How To Create and Remember a Strong Password

Everyone says that you should create a strong password but many people just use ones out of this 10 most common passwords list from PC World:

1. password
2. 123456
3. qwerty
4. abc123
5. letmein
6. monkey
7. myspace1
8. password1
9. blink182
10. [your first name]

I was surprised “Secret” didn’t make the cut. Of course, all of these are easy to break. So why don’t people use strong passwords? In most cases it’s because they find them too hard to remember.

What is a Strong Password

A strong password is a password that can’t easily be broken by a brute force or lookup algorithm. In practice this means a password that has the following characteristics:

1. Includes both upper and lower case letters but avoids normal capitalization rules.

2. Includes special characters, such as # or !, and/or spaces.

3. Is at least 8 characters long, but preferably 12 to 16 characters long.

4. Does not include whole words

5. Does not include sequential or common numbers such as years or dates. For example, 1234 or 1986.

6. Does not repeat any characters

How to Remember a Strong Password

OK, so you are going to use a strong password. How can you create one that you can easily remember? The trick is to link it to something that you know but that someone else, especially someone who doesn’t know you well, is unlikely to guess.

For example, let’s say you had a dog named “Bingo” and you lived at “892 Falling Oaks Lane” when you were a child. This will be the easy to remember basis of your strong password.

First, we’ll spell “Bingo” backwards and use capital letters for the second and fourth letters: oGnIb.

Now we add a special character: oGnIb%

Next, we’ll mix the number with the first letters of the address: oGnIb%8f9O2l

Notice that we kept our pattern of capitalizing the even number letters.

At this point, we have a very strong 12 character password that will be easy for you to recall but quite difficult for others to guess or a hacking program to break. You won’t have to write it down because you know both the words and pattern you used to construct it. You could make it longer for even more security by linking it to other memory triggers. Remember that each character you add greatly increases the difficulty of cracking the password.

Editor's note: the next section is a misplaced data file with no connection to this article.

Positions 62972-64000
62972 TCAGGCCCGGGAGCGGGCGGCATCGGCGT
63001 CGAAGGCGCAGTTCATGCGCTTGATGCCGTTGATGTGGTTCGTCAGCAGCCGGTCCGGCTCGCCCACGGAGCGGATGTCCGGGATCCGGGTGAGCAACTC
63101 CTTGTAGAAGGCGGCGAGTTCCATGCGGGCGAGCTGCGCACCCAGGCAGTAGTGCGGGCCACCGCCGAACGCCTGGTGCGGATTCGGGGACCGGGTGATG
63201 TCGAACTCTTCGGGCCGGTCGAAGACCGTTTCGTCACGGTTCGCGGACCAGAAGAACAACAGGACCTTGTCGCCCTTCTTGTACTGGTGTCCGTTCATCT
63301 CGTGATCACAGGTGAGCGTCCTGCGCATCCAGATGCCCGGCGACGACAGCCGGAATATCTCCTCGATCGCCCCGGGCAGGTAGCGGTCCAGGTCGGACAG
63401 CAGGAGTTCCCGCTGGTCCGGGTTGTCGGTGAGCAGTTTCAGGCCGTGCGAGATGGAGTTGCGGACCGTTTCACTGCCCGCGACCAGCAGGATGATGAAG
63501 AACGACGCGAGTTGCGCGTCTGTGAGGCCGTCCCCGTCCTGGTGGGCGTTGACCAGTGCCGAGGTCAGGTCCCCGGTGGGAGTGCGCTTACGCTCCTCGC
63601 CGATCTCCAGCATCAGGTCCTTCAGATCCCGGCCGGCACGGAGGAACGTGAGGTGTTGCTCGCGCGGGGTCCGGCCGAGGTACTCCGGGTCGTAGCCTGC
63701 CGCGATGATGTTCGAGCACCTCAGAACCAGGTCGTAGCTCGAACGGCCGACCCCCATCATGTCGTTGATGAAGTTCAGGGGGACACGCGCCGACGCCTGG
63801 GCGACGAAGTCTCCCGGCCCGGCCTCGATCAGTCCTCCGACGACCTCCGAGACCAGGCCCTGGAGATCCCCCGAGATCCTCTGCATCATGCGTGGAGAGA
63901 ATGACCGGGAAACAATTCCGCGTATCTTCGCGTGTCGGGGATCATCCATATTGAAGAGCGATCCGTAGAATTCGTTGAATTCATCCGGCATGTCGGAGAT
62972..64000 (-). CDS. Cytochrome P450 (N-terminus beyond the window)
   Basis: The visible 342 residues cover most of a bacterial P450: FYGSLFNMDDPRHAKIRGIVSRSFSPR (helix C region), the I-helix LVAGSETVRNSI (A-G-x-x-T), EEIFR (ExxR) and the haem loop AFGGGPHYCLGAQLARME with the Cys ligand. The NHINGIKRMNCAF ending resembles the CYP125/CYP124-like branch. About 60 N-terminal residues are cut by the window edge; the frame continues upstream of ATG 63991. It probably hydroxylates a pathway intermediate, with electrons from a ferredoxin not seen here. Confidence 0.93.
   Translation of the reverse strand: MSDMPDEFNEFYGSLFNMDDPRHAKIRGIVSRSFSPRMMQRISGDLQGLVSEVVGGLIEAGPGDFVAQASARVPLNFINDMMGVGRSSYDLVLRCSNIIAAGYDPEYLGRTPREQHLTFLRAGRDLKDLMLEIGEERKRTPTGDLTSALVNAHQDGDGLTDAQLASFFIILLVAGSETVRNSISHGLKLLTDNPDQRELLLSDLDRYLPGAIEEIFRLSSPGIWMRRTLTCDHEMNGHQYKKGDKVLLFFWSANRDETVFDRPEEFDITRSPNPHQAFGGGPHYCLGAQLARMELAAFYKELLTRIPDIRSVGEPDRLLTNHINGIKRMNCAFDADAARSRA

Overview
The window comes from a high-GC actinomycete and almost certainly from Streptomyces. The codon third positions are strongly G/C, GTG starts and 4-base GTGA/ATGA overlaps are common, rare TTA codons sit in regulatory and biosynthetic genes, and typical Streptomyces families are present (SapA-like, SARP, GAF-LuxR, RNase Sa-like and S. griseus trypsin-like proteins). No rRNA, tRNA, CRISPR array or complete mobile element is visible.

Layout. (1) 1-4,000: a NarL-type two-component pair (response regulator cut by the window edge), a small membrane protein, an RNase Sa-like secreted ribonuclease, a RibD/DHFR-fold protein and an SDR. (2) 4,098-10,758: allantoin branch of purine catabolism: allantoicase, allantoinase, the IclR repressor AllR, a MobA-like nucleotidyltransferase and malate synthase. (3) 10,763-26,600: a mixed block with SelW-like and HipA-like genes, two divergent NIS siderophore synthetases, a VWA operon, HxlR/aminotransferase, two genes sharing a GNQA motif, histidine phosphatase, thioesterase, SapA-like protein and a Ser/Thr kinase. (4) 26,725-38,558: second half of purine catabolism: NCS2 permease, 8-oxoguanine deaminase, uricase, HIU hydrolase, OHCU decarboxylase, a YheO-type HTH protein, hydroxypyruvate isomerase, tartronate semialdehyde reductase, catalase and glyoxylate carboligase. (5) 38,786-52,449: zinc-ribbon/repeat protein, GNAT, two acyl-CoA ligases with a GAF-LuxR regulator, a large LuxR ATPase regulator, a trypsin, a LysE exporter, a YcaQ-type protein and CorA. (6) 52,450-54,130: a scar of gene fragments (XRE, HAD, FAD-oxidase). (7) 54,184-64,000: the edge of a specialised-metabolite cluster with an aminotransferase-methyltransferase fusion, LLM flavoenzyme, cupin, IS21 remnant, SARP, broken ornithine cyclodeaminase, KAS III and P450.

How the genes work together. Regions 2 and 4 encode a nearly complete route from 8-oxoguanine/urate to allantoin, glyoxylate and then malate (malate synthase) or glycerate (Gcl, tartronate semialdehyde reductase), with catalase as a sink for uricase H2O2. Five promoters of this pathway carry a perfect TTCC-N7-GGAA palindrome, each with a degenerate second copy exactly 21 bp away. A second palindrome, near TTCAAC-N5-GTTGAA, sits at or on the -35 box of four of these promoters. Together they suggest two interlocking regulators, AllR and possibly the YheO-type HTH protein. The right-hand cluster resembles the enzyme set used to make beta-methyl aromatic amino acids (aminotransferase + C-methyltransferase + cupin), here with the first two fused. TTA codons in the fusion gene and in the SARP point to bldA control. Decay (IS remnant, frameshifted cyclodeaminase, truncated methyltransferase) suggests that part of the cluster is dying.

To check out how strong your password is, you can use Microsoft’s Password Strength Tester

Now, help me out by leaving a comment with your favorite password. :)

Don’t fall for that one either!

 


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3 Comments »

2007-10-25 15:18:06

The trouble I have is the software I use at work that makes me change my password every few weeks and doesn’t let you use similar words. Couple that with my bad memory and it is a real struggle to remember them!

Comment by jfc
2007-10-25 15:45:06

The trick you can use that will work with many “password must be changed” algorithms is to swap things around in a easy for you to remember pattern. Some only require a one or two character change from the previous one. If we used the sample password above a change from “oGnIb%8f9O2l” to “oGnIb#8f9O2l” might work. Another strategy is to just shift the characters each time you change the password, for example, “oGnIb%8f9O2l” then “GnIb%8f9O2lo” then “nIb%8f9O2loG” OR “oGnIb%8f9O2l” to “GnIbo#f9O2l8″ to “nIboG@9O2l8f”

If you have a 12 character password that you’re shifting you can even use the current month to quickly remember how things should be ordered.

 
 
2008-08-14 23:24:51

what I do is close my eyes, type on the keyboard, add a capital letter and a character at the end, and call it good enough. Then I write it down in my wallet and I don’t even try to memorize it.

 
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